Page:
Here's a download link to the old Process Movie Tutorial pdf. This is an old tutorial on building simple paint action sequences for movie processing. It gets into the whole notion of building temporal continuity in a PASeq, which is the real trick to building a smooth non flickering paint animation effect.
There is a PASeq preset category called Process Movie Tutorial that goes along with this old pdf tutorial. The pdf tutorial runs through the 16 different simple PASeq processing scripts, explaining how they were made. Many of the examples show how just one action step change can lead to a paint animation that flickers or not.
I've also attached a download link for a zip compressed folder of the Process Movie Tutorial PASeq presets (in case you don't have them for some reason). These are Studio Artist 4 versions of these older PASeq presets, so you need Studio Artist 4 in order to use them.
We've been covering some of the material in the old Process Movie Tutorials discussed here on the Studio Artist daily effects blog recently. Here are 3 links that re-discuss some of that older material. The first and second posts directly discuss the concept of introducing temporal continuity into paint animations generated from processing source video footage.
Generating temporal continuity in your animation is the key to reducing the visual perception of flicker. The first post spends a lot of time explaining what temporal continuity is, and how to achieve it via overdrawing on your previous output movie frame when generating a new frame. The concept of overdrawing is also expanded to the more general modify the previous output frame and then overdraw on top of the modified frame model typically used in many Studio Artist movie processing PASeqs.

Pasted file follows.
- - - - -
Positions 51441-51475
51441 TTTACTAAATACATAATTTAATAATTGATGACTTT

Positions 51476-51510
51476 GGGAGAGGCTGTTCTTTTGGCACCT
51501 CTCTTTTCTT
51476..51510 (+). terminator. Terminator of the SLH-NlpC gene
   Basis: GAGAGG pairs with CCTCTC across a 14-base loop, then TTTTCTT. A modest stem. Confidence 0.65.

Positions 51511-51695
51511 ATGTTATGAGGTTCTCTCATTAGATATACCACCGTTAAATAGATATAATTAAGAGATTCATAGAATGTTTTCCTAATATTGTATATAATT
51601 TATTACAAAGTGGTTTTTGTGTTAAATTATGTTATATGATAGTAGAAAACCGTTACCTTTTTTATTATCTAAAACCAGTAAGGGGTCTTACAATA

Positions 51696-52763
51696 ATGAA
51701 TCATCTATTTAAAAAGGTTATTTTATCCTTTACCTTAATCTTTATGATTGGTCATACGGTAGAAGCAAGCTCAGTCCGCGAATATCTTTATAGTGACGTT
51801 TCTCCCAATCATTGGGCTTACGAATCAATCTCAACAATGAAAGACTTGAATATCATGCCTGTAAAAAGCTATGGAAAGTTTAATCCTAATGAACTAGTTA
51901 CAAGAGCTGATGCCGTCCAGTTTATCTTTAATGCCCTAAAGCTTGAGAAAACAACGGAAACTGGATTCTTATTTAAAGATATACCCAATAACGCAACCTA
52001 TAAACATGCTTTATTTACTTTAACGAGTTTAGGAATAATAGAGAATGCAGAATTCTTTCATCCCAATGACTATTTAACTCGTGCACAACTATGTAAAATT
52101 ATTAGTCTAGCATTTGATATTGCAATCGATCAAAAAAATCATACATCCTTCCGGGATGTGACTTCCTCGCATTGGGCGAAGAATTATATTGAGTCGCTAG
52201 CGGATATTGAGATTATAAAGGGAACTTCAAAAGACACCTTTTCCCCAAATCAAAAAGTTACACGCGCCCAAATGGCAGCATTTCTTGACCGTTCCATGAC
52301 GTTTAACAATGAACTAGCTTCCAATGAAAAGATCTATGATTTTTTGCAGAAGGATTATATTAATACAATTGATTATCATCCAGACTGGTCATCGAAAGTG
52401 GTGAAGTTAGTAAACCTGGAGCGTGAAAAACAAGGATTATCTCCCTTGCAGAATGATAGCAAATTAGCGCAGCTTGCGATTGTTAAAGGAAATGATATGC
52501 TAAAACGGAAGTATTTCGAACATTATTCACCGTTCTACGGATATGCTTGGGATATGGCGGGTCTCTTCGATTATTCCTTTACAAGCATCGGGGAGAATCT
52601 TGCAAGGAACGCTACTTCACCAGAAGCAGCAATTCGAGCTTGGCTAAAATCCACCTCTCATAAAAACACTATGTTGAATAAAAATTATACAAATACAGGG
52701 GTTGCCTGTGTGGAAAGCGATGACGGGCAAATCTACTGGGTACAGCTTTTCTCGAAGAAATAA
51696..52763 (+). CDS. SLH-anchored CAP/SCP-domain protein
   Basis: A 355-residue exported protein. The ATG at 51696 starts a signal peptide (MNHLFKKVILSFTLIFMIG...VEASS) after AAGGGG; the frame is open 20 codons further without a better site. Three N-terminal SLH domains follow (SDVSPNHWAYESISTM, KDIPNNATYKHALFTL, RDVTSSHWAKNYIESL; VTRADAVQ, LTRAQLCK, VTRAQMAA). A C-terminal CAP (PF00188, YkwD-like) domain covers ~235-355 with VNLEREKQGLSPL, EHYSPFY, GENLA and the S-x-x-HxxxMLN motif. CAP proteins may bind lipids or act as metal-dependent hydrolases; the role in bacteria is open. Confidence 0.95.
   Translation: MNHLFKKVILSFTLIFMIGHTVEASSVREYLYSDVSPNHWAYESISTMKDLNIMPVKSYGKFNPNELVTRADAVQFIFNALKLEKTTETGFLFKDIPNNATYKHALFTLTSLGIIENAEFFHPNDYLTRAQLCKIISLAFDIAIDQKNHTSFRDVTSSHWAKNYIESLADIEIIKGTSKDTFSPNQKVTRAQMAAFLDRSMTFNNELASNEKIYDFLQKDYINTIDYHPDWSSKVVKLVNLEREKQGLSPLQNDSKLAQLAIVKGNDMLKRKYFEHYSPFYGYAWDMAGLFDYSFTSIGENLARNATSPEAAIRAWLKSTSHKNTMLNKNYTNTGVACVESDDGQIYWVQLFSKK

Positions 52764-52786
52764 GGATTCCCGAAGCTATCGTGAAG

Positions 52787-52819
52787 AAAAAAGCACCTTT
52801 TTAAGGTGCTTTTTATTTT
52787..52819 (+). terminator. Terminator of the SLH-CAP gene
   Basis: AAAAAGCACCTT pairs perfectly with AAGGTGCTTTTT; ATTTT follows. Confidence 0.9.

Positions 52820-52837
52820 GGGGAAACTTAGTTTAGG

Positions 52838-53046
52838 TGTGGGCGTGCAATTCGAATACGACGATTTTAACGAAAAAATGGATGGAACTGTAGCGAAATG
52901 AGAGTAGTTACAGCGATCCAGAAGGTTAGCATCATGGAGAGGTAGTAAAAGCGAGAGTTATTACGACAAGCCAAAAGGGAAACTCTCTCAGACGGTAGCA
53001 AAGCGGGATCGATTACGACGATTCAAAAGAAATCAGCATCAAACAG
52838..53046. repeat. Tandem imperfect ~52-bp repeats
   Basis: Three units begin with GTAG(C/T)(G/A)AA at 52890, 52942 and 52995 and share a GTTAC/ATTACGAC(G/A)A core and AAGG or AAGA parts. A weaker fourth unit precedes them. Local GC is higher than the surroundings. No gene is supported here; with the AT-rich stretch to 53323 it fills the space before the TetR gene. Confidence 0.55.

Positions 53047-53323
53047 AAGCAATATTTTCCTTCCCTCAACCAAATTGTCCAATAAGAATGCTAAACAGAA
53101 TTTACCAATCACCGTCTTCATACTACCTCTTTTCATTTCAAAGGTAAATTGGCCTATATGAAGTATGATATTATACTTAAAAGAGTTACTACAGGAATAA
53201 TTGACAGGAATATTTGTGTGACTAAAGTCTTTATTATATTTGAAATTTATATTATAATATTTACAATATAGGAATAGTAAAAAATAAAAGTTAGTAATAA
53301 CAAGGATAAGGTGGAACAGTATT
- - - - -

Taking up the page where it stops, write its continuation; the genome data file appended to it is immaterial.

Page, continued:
These old Process Movie Tutorials are fairly old, but the concepts they cover are still as relevant today as they were when the tutorials were originally put together.
The third post deals with using Mute keyframes to help build an integrated PASeq that sets up the initial canvas state for an overdrawing process. Overdrawing means not erasing the canvas before you paint in each frame. But the canvas needs to be initially set to some state for the first frame of the animation. Mute keyframes provide a way to do this for the first frame while having those action steps turned off for subsequent frame processing.
Here are a few links to other Daily Effect Blog posts that cover different aspects of how to build a paint animation strategy.
Here's a post on eliminating licker in a paper texture movie processing effect.
Here'a a post on building a vibrant auto-paint animation styling for processing surf movie.
Here's a post on building a etherial paint animation effect.
Here's a post on building an oil paint auto-rotoscope effect.
Here's a post on building a vectorizer wet paint drip animation.
The Synthetik Studio Artist User's Showcase on Vimeo shows off all kinds of different video processing and video animation effects generated by different Studio Artist suers. There are comments sections associated with individual vimeo posts where you could ask individual users questions about how they generated a specific effect if you are interested in more information.
Also, don't forget the video post section of the user forum. There are a number of different tutorial and stylistic variations example video processing posts available early on in the forum's video section. For example, some cartoon style effects examples are available here and here and here.
A short excerpt from Richard Hoffman's award winning film Invisible Mountain is available here.
David Kaplan's feature length Studio Artist animated film 'Year of the Fish' was an award winning film at Sundance and many other major film festivals, and is now available on DVD and Netflix. An interview with David where he discusses the making of 'Year of the Fish' is available here. The trailer for "Year of the Fish' is available here. A series of articles associated with Year of the Fish is available here.